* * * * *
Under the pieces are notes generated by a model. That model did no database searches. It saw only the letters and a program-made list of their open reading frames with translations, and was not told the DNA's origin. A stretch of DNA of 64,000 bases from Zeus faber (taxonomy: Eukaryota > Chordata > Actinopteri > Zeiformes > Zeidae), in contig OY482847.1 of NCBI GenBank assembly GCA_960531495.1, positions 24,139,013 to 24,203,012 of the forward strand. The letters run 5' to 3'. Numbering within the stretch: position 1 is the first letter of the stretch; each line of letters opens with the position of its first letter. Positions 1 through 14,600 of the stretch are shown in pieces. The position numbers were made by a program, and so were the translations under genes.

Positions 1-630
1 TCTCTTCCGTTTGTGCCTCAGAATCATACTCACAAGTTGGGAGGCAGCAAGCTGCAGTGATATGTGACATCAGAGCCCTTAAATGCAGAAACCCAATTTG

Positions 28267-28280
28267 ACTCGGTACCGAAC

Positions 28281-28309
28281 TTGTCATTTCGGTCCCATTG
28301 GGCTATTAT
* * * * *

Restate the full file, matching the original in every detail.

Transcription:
Under the pieces are notes generated by a model. That model did no database searches. It saw only the letters and a program-made list of their open reading frames with translations, and was not told the DNA's origin. A stretch of DNA of 64,000 bases from Zeus faber (taxonomy: Eukaryota > Chordata > Actinopteri > Zeiformes > Zeidae), in contig OY482847.1 of NCBI GenBank assembly GCA_960531495.1, positions 24,139,013 to 24,203,012 of the forward strand. The letters run 5' to 3'. Numbering within the stretch: position 1 is the first letter of the stretch; each line of letters opens with the position of its first letter. Positions 1 through 14,600 of the stretch are shown in pieces. The position numbers were made by a program, and so were the translations under genes.

Positions 1-630
1 TCTCTTCCGTTTGTGCCTCAGAATCATACTCACAAGTTGGGAGGCAGCAAGCTGCAGTGATATGTGACATCAGAGCCCTTAAATGCAGAAACCCAATTTG

Positions 28267-28280
28267 ACTCGGTACCGAAC

Positions 28281-28309
28281 TTGTCATTTCGGTCCCATTG
28301 GGCTATTAT